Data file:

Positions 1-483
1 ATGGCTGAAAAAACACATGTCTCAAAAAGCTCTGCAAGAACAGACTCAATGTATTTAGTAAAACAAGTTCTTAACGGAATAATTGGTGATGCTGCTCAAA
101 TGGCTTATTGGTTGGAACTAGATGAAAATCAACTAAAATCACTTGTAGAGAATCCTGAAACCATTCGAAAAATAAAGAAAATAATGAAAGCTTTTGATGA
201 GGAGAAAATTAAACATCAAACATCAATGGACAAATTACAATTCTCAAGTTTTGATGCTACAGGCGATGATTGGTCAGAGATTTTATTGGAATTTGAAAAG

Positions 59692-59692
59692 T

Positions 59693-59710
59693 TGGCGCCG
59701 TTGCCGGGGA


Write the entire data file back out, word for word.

Positions 1-483
1 ATGGCTGAAAAAACACATGTCTCAAAAAGCTCTGCAAGAACAGACTCAATGTATTTAGTAAAACAAGTTCTTAACGGAATAATTGGTGATGCTGCTCAAA
101 TGGCTTATTGGTTGGAACTAGATGAAAATCAACTAAAATCACTTGTAGAGAATCCTGAAACCATTCGAAAAATAAAGAAAATAATGAAAGCTTTTGATGA
201 GGAGAAAATTAAACATCAAACATCAATGGACAAATTACAATTCTCAAGTTTTGATGCTACAGGCGATGATTGGTCAGAGATTTTATTGGAATTTGAAAAG

Positions 59692-59692
59692 T

Positions 59693-59710
59693 TGGCGCCG
59701 TTGCCGGGGA